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Gaja (wine)

The meaning of «gaja (wine)»

Gaja is an Italian wine producer from the Piemonte region in the district of Langhe, chiefly producing a number of Barbaresco and Barolo wines, and later diversified into Brunello and "Super-Tuscan" production. Its current owner and president Angelo Gaja is credited with developing techniques that have revolutionised winemaking in Italy,[1][2][3][4] and terms such as "the undisputed king of Barbaresco",[5] and "the man who dragged Piedmont into the modern world"[1][6][7] have been applied to him, and whose Barbaresco wine is considered a status symbol on a par with Château Lafite-Rothschild or Krug.[8][9]

Additionally, Gaja Distribuzione imports to Italy high-end wines from elsewhere in the world including Champagne, Sauternes and Bordeaux, Spanish and Californian wine, as well as spirits and glassware.[3]

The Gaja winery was founded in 1859 by Giovanni Gaja, the Gaja family having arrived from Spain during the 17th century.[3][10] The family Gaja opened a tavern in Barbaresco, serving its wines with the food. At the end of the 19th century, Gaja wines were bottled and supplied to the Italian army in Abyssinia.[11]

In 1937, Giovanni Gaja, grandson of the founder, first put the name Gaja in big red letters on his bottles' labels.[6] The firm progressed following World War II as Giovanni Gaja made a significant series of vineyard purchases in terms of scale and vineyard quality. Also cited as an important influence to the firm's early success is the mother of Giovanni Gaja, Clotilda Rey, who instilled the principles of working to achieve high quality to attract the desired clientele, and set high prices to manifest the prestige of the product.[10][11]

Angelo Gaja, (born 1940) great-grandson of Giovanni Gaja, began his career with the company in 1961 at the age of 21.[10] He had completed his studies in wine making at the Enological Institute in Alba and at the University of Montpellier in France, and held a degree in economics from the University of Turin.[3][12] At the time there were only about 100 people producing Barbaresco and Barolo. Thanks to his family's acquisitions, the young Gaja was already a major vineyard owner in Barbaresco.[1]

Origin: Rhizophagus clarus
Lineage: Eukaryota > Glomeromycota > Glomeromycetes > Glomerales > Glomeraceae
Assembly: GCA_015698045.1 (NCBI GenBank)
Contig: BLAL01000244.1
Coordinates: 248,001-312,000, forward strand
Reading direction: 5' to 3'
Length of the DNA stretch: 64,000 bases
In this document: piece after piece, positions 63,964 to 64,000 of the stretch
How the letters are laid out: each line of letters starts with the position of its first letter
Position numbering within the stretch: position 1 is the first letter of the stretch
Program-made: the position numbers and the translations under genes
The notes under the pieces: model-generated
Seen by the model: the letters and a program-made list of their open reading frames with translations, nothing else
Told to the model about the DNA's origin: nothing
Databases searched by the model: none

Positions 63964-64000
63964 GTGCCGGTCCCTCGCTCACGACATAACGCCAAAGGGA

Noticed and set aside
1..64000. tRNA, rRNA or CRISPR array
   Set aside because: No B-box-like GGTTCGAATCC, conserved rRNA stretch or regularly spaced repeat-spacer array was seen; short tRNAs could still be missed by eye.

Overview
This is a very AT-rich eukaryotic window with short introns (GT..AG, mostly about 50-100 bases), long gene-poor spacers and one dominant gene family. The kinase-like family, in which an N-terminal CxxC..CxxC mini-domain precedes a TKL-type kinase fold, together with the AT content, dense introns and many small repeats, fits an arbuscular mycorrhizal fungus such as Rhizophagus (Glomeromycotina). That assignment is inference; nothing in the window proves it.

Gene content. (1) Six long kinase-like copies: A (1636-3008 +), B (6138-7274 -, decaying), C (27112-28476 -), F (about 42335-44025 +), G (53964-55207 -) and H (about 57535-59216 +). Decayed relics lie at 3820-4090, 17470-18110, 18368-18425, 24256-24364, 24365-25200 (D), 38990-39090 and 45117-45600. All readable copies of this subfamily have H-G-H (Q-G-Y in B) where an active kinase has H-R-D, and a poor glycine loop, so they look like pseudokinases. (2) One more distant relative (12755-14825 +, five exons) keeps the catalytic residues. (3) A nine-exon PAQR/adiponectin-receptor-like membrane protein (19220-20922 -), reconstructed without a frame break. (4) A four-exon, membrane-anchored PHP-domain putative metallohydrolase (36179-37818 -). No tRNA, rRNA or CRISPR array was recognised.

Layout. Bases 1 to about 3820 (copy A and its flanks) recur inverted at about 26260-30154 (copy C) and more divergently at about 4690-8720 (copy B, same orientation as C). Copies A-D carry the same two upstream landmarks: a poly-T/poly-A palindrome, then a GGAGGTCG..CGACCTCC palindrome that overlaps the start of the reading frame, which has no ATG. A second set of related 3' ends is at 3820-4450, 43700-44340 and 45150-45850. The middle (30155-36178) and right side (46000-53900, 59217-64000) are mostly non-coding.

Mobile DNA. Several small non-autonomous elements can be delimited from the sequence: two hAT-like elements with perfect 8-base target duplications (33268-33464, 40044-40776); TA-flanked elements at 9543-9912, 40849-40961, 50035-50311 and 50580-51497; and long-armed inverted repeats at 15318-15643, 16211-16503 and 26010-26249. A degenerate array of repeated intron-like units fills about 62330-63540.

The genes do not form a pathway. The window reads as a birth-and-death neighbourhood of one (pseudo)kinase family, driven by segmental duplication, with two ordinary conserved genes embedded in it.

Following several trips to France and ongoing disputes with his father, Angelo Gaja introduced several practices to the region over the following years that were revolutionary to the vinification of Nebbiolo. In 1961 he began the first experiments with green harvest or diradamento. Single vineyard production was started with Sorí San Lorenzo in 1967, Sorí Tildin in 1970 and Costa Russi in 1978.[1] Since 1970 Gaja has employed the eminent oenologist Guido Rivella.[1][3] Gaja is also credited with introducing to Piemonte malolactic fermentation, from the 1975–1976 vintage implementing French barriques ten years after initial experiments,[10] bringing in thermo-controllable fermentation equipment and French grape varieties, and eventually grand cru prices.[1][12] Giovanni Gaja opposed his son's use of new barriques and the decision to plant French grape varieties.[6]

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